Introduction

Health inequalities are preventable and unfair differences in health status between groups, populations or individuals. They exist because of unequal distributions of social, environmental and economic conditions within societies, which determine the risk of people getting ill, their ability to prevent sickness, or opportunities to have access to the right treatments.

These conditions are called the social determinants of health. Many models exist that show how these determinants are interlinked and how many of these factors lie beyond the direct influence of health care. One of the most known models is the Rainbow Model by Dahlgren and Whitehead, which is shown below.

Source: DETERMINE final report (2010)

Health inequalities are often observed along a social gradient: “a stepwise or linear decrease in health that comes with decreasing social position” (Marmot, 2004). This gradient exists in all countries, either rich or poor, and the pattern can observed when looking at factors such as income, level of education, geographic region, gender, or ethnicity. This means that the more favourable your circumstances are, the better your chances of enjoying good health and a longer life.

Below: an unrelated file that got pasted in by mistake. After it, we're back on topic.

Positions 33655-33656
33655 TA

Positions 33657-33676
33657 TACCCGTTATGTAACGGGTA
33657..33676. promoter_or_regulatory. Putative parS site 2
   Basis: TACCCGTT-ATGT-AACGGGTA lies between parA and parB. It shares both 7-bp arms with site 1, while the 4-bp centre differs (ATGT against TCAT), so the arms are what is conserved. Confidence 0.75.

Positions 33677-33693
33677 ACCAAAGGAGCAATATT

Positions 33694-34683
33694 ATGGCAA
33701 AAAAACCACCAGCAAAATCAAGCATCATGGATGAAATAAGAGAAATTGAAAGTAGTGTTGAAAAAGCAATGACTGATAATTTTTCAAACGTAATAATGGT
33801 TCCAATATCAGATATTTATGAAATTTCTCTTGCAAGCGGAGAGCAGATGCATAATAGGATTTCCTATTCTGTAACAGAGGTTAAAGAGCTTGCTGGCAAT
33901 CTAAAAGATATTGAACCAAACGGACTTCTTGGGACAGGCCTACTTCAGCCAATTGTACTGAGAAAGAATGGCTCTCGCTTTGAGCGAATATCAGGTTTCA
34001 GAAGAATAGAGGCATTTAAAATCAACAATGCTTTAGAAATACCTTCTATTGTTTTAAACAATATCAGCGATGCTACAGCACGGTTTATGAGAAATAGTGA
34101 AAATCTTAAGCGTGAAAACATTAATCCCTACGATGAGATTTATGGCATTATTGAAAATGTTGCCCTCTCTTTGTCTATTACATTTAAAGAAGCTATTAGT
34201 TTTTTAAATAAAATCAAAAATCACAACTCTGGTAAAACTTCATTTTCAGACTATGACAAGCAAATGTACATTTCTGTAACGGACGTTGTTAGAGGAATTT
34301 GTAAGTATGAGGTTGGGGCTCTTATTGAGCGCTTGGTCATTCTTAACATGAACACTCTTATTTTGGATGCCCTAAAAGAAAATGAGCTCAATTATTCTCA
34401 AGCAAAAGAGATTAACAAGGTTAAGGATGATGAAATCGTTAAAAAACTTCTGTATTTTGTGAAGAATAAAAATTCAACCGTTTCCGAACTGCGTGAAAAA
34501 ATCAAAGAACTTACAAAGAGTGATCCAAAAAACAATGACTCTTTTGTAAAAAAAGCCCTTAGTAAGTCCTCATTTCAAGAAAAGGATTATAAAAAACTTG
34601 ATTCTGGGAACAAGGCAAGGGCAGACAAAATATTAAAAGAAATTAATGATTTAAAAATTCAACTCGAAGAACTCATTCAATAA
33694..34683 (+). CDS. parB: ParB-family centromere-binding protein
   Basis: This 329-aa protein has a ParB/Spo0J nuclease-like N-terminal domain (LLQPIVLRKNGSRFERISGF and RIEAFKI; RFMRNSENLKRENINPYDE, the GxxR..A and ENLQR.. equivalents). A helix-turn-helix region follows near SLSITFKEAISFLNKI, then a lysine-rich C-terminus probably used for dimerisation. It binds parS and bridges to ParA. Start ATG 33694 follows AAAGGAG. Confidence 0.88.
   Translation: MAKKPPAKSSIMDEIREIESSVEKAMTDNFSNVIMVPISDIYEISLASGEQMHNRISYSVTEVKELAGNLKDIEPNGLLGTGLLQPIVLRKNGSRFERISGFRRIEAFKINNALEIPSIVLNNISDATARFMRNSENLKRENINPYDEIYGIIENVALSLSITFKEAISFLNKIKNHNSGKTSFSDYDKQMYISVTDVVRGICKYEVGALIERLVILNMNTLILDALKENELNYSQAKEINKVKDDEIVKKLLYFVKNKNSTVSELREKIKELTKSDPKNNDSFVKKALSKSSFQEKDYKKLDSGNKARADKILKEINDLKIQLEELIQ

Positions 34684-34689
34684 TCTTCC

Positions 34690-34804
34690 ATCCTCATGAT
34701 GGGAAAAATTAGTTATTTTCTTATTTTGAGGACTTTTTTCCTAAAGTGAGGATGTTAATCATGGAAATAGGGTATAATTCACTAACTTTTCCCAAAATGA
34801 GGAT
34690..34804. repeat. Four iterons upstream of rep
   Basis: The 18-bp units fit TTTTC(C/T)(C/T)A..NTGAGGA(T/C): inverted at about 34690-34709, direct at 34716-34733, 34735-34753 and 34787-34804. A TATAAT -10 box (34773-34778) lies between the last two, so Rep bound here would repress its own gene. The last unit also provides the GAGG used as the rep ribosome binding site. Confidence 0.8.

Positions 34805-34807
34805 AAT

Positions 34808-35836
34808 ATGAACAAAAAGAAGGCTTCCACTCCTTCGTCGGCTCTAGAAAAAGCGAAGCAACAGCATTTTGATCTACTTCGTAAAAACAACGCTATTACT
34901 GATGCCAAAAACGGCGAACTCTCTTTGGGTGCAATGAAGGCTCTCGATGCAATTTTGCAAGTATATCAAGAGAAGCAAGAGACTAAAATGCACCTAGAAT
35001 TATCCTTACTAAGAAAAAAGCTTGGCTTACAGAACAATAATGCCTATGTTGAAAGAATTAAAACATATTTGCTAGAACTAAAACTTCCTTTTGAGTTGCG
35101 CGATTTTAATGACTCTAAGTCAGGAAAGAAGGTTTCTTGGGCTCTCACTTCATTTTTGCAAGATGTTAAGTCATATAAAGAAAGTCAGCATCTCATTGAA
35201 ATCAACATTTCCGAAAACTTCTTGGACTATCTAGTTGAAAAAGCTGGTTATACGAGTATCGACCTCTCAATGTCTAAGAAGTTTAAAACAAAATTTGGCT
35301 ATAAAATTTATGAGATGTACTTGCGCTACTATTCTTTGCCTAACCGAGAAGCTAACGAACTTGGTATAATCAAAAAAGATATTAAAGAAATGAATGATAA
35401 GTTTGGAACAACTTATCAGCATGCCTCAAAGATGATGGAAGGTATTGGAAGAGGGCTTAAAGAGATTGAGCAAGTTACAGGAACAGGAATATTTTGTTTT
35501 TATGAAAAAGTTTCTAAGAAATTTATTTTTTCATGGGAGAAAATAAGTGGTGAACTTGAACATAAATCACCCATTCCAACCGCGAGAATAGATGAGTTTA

An example of such an existing gradient can be found below. This graph shows the death rate (all causes) per 100.000 inhabitants in Scotland, and the numbers are divided by gender and level of deprivation of the area  people live in.

Source: Equally Well (Scottish Government, 2008)

Health inequalities persist globally, in the European Union, and between and within countries. They are not a matter of chance but are strongly influenced by the actions of individuals, communities, stakeholders and governments. Action to reduce health inequalities thus means taking a holistic approach, going beyond the health sector, and tackling those factors that can be dealt with through public policy.

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